Dimensions:
Length: 29,8 m Wingspan: 40,4 m
Heigth: 11,6 m Wing area: 162,1 m2
Weights:
Weight (Empty): 38000 kg Max. start Weight: 70300 kg
Performance:
Cruising speed: 540 km/u Max. Speed: 610 km/u
Climbing Speed: - m/min    
Service ceiling: 10000 m Range: 2070 km
Miscellaneous:
Crew: Four man
Engine type: Four Allison T56-A-1 of Allison T56-A-9 turbine engines rated 2796 kW each
Armament: None
  • DC-130A: Two examples were built for launch and control of drones, of which four could be taken under the wings. These were designated DC-130A (initially GC-130A)
  • RC-130A: Also, a number aircraft, designated as C-130A-II or RC-130A, were converted for exploration purposes at the MATS (Military Air Transport Service) photo exploration division..
Lockheed C-130B Hercules (Lockheed model 282)
This type appeared in 1959. With this type, the range was increased by the addition of extra tanks into the wings. Furthermore, the electrical system was changed to an AC power system. The three-leaf propellers were replaced by four-leaf Hamilton Standard propellers.
Furthermore, the ailerons were powered more strongly. The engines were also improved.

Thirteen pieces were later adapted for electronic exploration. These were designated by the USAF as C-130B-II. These aircraft were recognized by the larger wing tanks, which were actually disguised SIGINT (Singals Intelligence) antennas.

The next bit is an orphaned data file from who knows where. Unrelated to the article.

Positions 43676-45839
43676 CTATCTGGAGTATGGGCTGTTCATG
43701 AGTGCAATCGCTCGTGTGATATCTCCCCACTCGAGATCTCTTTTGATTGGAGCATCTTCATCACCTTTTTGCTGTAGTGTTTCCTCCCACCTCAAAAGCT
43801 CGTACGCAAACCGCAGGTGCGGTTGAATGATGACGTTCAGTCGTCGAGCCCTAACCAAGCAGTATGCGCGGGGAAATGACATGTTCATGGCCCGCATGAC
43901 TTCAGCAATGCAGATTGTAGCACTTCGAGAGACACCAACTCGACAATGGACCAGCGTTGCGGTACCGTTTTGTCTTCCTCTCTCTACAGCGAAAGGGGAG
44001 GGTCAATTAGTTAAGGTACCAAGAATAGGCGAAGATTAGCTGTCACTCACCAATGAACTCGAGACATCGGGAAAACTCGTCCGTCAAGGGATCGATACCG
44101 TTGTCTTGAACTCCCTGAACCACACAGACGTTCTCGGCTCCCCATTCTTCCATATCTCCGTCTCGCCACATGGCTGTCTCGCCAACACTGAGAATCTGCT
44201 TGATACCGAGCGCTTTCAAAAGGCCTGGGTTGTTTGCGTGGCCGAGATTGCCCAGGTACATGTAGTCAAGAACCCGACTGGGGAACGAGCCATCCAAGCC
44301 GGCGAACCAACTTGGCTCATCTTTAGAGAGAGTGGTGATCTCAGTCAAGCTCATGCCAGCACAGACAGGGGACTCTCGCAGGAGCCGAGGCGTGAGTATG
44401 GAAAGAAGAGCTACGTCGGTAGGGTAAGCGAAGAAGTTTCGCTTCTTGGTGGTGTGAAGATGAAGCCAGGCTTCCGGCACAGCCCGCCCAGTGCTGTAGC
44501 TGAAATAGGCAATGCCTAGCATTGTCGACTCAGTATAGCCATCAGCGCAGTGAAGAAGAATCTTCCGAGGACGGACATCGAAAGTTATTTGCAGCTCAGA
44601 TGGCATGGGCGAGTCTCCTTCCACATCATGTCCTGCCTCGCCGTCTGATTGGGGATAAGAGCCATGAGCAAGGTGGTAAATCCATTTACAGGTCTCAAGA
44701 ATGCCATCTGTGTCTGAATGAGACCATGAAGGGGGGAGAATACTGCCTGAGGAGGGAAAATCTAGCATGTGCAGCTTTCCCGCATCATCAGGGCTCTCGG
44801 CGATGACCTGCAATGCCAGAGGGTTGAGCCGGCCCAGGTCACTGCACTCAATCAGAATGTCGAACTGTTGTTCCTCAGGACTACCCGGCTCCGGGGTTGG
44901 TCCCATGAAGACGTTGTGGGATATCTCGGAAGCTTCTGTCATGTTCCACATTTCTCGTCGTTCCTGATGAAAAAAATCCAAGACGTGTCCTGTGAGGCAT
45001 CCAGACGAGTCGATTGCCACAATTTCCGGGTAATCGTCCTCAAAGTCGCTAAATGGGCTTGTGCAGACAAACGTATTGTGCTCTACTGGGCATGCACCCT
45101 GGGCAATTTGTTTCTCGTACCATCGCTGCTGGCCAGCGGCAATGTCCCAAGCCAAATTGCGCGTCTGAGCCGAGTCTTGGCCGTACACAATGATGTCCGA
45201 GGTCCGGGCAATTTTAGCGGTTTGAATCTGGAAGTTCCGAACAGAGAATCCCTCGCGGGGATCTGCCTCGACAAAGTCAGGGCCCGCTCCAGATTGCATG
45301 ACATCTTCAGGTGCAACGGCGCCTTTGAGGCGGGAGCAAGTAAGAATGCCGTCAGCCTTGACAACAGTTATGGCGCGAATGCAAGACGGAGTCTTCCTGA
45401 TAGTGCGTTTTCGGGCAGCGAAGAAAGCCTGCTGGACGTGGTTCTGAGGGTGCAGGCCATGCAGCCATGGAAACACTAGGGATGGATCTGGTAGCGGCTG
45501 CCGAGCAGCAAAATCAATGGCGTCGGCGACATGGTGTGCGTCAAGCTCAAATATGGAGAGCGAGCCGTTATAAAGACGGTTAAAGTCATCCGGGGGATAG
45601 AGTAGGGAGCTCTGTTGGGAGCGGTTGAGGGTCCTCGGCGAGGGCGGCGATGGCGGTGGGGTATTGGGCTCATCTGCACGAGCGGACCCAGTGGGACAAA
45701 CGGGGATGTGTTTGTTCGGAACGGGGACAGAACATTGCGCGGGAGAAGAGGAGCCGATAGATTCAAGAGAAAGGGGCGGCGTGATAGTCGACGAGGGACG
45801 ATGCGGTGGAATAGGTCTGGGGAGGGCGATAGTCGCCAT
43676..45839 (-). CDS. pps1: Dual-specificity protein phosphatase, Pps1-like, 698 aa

In addition, there was another blade antenna mounted on the back of the fuselage and, moreover, additional wire antennas between the vertical tail and the trunk back.

In October / November 1960, Canada obtained four C-130Bs as a C-130 Mk. I.

Technical Information Lockheed C-130B Hercules
Dimensions:
Length: 29,8 m Wingspan: 40,4 m
Heigth: 11,6 m Wing area: 162,1 m2
Weights:
Weight (Empty): 38000 kg Max. start Weight: 70300 kg
Performance:
Cruising speed: 540 km/u Max. Speed: 610 km/u
Climbing Speed: - m/min    
Service ceiling: 10000 m Range: ???? km
Miscellaneous:
Crew: Four man
Engine type: Four Allison T56-A-7 turbine engines rated 3020 kW each
Armament: None
Lockheed C-130C Hercules
This was a planned STOL version with two additional YT56-A-6 jet versions of the Allison T-56.
This system was tested with the NC-130B (58-0712, c/n 3507). The project was discontinued and the device was transferred to the NASA JSC with Serial Number N929NA in 1961 for use as a pilot plane for border control.
Lockheed C-130E Hercules (Lockheed Model 382)
The C-130E is in fact a version of the C -130B with a larger range by the use of two external wing tanks and more powerful Allison T56-A-7A engines.
In addition, structural improvements and improved avionics were implemented.
The C-130E was destined for the USAF's MAC and TAC, which received the first examples in April 1962.
During the lifecycle of the devices, further adjustments have been made to extend the service life and improve usability, such as wing modification, SCNS (Self-Contained Navigation System) installation for better navigation and communication on especially lower Heigthn. Furthermore, the devices are equipped with a VOR / ILS (VHF OmniRange / Instrument Landing System) receivers and a modernized automatic pilot.
  • 'Talking Bird': A special version was the "Talking Bird" which was equipped with a special communications equipment for maintaining radio connections between the US and Europe.